1: Build data-driven apps that learn and adapt
Applications show intelligence when they can spot trends, react to events, predict outcomes or recommend choices—often leading to richer customer experiences, improved business process, or addressing issues before they arise. The three key ingredients to creating an intelligent app are:
Ingest data in real time
Query across historical and real-time data
Analyze patterns and make predictions with machine learning
With Azure, you can make your applications intelligent by establishing feedback loops, and applying big data and machine learning techniques to classify, predict, or otherwise analyze explicit and implicit signals. Today, apps for consumers and enterprises can deliver greater customer or business benefit by learning from user behavior and other signals.
Pier 1 Imports launched a mobile-friendly pier1.com, making shopping online easier. It enabled the selection of delivery options like direct shipment, picking up products in the local store,…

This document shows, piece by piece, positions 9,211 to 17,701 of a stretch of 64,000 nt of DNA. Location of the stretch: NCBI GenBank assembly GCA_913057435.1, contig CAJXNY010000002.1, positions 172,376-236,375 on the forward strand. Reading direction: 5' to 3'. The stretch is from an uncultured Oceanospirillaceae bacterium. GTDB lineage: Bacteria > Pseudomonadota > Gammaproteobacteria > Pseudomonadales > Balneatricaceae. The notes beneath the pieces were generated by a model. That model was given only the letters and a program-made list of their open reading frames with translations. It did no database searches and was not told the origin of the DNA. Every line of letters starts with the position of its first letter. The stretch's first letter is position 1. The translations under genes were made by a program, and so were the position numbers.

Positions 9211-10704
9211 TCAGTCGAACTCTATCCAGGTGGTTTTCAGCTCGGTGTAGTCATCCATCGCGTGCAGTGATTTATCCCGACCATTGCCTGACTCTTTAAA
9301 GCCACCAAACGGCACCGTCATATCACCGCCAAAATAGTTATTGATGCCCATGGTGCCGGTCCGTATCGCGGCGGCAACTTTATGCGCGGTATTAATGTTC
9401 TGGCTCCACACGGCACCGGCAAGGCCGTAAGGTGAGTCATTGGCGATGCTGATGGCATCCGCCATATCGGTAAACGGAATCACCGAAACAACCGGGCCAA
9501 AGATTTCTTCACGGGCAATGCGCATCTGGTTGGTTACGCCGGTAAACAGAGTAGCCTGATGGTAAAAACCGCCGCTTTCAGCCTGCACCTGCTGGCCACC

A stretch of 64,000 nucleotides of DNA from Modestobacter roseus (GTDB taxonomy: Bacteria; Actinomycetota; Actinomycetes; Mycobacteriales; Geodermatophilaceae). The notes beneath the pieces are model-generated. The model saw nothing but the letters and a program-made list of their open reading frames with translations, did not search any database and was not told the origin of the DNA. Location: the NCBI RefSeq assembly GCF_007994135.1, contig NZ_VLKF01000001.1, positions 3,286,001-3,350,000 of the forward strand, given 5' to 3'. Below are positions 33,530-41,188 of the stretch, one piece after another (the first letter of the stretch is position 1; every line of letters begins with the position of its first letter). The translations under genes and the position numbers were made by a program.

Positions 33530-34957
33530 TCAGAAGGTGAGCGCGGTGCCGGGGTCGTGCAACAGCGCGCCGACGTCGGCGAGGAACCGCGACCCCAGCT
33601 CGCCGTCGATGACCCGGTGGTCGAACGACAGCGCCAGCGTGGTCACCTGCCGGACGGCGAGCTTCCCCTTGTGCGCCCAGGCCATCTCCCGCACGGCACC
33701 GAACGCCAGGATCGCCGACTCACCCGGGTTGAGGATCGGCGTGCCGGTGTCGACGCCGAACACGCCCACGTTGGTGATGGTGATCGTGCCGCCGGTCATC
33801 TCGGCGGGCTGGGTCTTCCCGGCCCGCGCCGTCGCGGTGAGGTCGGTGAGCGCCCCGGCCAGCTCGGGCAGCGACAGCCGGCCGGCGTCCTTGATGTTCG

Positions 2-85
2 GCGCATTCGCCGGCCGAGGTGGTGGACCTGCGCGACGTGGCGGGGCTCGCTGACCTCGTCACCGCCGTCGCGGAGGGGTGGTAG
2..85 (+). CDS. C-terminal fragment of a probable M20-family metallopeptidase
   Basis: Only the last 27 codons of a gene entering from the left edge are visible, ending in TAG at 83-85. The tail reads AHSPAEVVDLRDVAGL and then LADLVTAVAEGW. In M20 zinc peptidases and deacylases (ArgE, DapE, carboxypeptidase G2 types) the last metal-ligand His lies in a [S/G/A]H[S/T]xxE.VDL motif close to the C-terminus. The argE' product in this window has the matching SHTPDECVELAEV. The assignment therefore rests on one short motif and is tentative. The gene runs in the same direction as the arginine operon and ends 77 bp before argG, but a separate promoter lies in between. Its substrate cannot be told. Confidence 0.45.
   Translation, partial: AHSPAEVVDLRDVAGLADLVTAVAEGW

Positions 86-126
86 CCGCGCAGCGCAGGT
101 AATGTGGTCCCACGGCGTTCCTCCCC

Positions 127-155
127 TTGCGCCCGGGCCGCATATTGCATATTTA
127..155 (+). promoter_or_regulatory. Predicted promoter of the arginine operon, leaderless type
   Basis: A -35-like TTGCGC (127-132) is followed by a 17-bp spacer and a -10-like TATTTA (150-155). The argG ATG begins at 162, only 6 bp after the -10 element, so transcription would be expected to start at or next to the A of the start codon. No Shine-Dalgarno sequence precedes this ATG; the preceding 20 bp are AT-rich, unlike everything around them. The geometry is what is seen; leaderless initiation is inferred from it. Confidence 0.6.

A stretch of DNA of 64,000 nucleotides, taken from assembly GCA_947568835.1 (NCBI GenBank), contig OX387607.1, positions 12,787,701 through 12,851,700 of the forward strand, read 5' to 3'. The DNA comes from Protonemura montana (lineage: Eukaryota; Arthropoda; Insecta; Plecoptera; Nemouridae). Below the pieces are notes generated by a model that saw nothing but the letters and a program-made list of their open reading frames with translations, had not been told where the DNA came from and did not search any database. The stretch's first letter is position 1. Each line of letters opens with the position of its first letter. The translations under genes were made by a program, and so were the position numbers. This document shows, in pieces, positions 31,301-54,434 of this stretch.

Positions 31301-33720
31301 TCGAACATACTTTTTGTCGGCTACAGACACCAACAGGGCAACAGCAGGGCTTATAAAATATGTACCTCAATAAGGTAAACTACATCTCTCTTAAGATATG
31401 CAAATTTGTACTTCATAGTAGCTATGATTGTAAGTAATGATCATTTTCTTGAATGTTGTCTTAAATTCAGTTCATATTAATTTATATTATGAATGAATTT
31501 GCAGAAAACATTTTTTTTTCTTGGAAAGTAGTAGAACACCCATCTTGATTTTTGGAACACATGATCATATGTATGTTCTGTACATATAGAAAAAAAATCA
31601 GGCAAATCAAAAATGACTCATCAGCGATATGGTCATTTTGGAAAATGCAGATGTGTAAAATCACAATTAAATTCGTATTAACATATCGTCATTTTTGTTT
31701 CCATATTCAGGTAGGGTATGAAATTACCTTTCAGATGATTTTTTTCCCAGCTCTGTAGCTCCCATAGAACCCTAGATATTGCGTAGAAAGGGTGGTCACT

When building applications with C# and SQL Server, it is often necessary to define codes in the database that correspond with enums in the application. However, it can be burdensome to maintain the enums manually, as codes are added, modified, and deleted in the database.
In this blog post, I’ll share a T4 template that I wrote which does this automatically. I looked online first, and did find a few different solutions for this, but none that worked for me as-is. So, I built this generic T4 template to do the job, and you can use it too.
Let’s say you’ve got a Color table and ErrorType table in the database, populated as follows: